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Citizens' Academy set to return

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SPRAY: Robert Heflin attempts to shoot pepper spray on a “suspect,” during the hands-on demonstration atthe Citizens’ Police Academy last fall.
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PRESSURE: Dawn Harvey learns how to find a pressure point to safely get a suspect to cooperate as HPDofficer Brian Double helps with the demonstration.

by Andrew Maciejewski - amaciejewski@h-ponline.com

Last year, 20 Huntington citizens got to try on a Huntington Police Department badge as they shot pepper spray, tasers and an electronic gun connected to a simulator to gain a better understanding of how policing in Huntington works.

In an effort to build relationships with the community and let citizens experience how the HPD operates, the Citizen’s Police Academy is back, beginning Aug. 21. The program isn’t just about using police gear. The program provides an overview of criminal code, domestic violence, drug investigations, vehicle stops, use of force and other topics throughout the eight week program help each Wednesday from 6-9 p.m.

The deadline to sign up for the course, which begins Aug. 21, is July 26. The first 20 citizens to apply will have a chance to graduate on Oct. 9, and program organizer Capt. Chris McCutcheon said he learned from last year that there is a lot of interest in the class.

“The program went much better than we could have ever anticipated,” he said. “There wasn’t one week that we didn’t stay over to answer additional questions from participants. Participants were shocked that we had never done this before.”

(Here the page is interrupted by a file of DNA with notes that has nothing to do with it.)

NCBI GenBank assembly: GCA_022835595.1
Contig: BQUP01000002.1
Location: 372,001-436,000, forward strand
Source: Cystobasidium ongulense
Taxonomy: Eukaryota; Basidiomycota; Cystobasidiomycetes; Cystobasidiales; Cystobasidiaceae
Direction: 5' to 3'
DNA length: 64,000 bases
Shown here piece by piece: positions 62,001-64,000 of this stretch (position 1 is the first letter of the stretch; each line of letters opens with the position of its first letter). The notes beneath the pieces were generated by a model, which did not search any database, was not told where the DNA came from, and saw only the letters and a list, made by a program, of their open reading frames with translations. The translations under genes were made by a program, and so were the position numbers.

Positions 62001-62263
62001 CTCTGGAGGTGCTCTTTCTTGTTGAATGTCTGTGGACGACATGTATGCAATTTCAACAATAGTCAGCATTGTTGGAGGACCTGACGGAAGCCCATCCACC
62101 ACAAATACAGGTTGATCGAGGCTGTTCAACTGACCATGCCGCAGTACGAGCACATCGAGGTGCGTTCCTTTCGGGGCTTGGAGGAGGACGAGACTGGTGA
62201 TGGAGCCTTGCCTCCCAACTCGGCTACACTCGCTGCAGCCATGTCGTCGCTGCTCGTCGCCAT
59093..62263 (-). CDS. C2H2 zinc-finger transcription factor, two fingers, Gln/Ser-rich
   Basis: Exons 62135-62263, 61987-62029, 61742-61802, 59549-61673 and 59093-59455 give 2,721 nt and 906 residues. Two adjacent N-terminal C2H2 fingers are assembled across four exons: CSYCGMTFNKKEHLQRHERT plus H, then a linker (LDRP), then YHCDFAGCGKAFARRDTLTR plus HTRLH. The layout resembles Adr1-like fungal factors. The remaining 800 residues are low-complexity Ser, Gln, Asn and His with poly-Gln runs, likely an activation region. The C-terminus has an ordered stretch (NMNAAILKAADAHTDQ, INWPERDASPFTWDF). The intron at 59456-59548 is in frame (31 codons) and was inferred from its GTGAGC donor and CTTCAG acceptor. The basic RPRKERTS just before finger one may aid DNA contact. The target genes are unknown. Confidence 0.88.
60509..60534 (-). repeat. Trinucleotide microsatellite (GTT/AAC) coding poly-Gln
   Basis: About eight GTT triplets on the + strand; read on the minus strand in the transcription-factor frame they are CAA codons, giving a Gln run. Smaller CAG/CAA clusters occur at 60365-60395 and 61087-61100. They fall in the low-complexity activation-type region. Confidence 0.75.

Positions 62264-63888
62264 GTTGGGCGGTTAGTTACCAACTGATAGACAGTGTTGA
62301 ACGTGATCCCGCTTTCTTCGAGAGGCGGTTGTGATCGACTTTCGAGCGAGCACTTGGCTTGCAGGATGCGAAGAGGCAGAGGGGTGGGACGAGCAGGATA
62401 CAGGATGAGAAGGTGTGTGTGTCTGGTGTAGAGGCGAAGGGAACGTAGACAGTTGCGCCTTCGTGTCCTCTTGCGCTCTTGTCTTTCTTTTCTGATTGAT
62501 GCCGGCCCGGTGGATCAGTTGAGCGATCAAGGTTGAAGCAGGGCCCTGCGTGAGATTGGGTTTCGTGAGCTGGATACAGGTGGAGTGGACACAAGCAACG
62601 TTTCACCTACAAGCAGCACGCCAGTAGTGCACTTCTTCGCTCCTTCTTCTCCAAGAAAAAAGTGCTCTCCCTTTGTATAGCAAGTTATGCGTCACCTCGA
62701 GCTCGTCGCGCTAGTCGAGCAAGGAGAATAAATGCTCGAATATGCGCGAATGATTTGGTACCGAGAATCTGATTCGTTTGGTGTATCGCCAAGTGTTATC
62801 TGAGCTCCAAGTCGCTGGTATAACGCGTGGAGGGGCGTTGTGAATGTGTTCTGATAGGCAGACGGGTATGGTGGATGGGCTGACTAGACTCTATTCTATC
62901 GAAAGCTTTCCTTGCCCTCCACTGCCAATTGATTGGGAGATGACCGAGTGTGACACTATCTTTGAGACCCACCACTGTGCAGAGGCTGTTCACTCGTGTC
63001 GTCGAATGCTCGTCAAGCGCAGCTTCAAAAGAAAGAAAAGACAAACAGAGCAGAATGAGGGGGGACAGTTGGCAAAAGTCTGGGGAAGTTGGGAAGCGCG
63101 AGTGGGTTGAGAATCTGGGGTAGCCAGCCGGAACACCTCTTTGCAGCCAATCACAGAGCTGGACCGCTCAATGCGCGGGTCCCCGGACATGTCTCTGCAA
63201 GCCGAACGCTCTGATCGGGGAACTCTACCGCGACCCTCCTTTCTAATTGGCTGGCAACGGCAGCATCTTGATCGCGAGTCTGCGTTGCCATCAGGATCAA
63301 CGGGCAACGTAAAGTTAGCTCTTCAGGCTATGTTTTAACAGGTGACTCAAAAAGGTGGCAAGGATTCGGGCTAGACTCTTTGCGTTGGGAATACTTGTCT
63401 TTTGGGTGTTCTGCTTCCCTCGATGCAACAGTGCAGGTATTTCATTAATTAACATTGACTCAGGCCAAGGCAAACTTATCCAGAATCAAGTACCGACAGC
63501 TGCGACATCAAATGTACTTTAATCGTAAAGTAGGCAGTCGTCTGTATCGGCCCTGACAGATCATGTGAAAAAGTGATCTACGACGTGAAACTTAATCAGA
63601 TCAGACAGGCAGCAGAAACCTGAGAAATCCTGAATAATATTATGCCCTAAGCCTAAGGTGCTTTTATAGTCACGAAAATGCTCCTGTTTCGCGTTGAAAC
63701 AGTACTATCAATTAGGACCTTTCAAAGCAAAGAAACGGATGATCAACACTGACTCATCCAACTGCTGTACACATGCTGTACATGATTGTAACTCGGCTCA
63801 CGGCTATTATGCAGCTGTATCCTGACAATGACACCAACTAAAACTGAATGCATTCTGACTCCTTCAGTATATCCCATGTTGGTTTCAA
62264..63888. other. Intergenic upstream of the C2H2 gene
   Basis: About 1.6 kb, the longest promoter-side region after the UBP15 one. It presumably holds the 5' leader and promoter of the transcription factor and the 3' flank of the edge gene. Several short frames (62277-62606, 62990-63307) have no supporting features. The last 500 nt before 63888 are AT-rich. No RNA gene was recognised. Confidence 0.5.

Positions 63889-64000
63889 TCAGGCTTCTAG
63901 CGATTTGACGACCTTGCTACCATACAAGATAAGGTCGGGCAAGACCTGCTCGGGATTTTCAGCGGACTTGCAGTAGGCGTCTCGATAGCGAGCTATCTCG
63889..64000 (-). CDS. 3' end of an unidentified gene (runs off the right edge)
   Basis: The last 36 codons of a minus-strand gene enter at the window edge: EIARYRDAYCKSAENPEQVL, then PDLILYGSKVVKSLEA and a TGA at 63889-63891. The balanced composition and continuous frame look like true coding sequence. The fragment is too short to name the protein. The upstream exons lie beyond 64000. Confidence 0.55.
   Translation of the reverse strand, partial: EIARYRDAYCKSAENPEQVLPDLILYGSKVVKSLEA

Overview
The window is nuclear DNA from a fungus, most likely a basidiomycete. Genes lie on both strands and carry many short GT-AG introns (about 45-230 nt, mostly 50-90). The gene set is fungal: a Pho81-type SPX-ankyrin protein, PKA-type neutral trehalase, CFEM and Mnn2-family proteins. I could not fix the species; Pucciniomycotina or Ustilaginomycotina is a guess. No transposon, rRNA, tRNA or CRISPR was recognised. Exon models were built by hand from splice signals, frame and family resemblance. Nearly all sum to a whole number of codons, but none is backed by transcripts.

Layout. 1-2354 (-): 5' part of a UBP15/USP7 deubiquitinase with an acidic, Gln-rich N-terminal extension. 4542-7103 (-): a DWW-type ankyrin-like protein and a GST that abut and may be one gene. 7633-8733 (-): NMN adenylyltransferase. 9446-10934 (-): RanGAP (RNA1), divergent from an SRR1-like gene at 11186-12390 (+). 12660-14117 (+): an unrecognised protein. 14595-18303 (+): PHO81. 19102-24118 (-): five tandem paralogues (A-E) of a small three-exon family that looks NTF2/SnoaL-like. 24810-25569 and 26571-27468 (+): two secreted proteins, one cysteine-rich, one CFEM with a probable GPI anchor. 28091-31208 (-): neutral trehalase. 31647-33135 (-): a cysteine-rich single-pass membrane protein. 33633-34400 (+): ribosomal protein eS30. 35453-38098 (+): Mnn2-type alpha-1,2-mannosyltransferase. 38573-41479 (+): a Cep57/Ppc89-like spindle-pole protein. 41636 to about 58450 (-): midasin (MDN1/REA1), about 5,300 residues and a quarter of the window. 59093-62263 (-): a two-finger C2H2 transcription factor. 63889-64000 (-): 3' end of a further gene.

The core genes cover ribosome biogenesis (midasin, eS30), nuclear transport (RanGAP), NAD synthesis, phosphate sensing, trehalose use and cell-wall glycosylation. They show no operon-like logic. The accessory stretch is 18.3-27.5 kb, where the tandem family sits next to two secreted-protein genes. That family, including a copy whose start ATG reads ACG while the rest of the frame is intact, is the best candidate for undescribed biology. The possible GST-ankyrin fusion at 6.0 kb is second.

HPD asked last year’s participants to fill out an evaluation after each class, so McCutcheon said this year’s program should be even more impactful.

“Based on their feedback we have adjusted certain topics to make them longer and made a few others a little shorter,” he said. “We think that this year is going to be great.”

Even though the program is geared toward teaching the community about the difficulty and procedure of law enforcement, McCutcheon said his favorite part was meeting people and engaging with the public.

“Since the conclusion of our last class, we run into the participants regularly,” he said. “They always come up and want to talk to us and ask us how things are going. These relationships would never have got started without this program.”

Participants will even get to shadow an officer as they patrol the city, something McCutcheon said is valuable given media portrayal of policing.

“People have this misconception of how police work is done, and TV shows don’t help us in this area,” he said. “With this opportunity however they can see how we really do things and why.”

Robert Heflin said he learned that police really have to be thinking ahead when they approach situations, especially regarding use of force. He said the program really opened his eyes. 

“Everything is a split second... I take my hat off to them. I really do,” he said. 

Interested citizens may obtain an application for attendance at the HPD. Applications are also available on the department’s Facebook page or city of Huntington website, www.huntington.in.us/city/police. Completed applications should be returned to the HPD before the July 26 deadline.

Any questions should be directed to Captain Christopher W. McCutcheon at 260-356-1400 extension 2013, or chris.mccutcheon@huntington.in.us.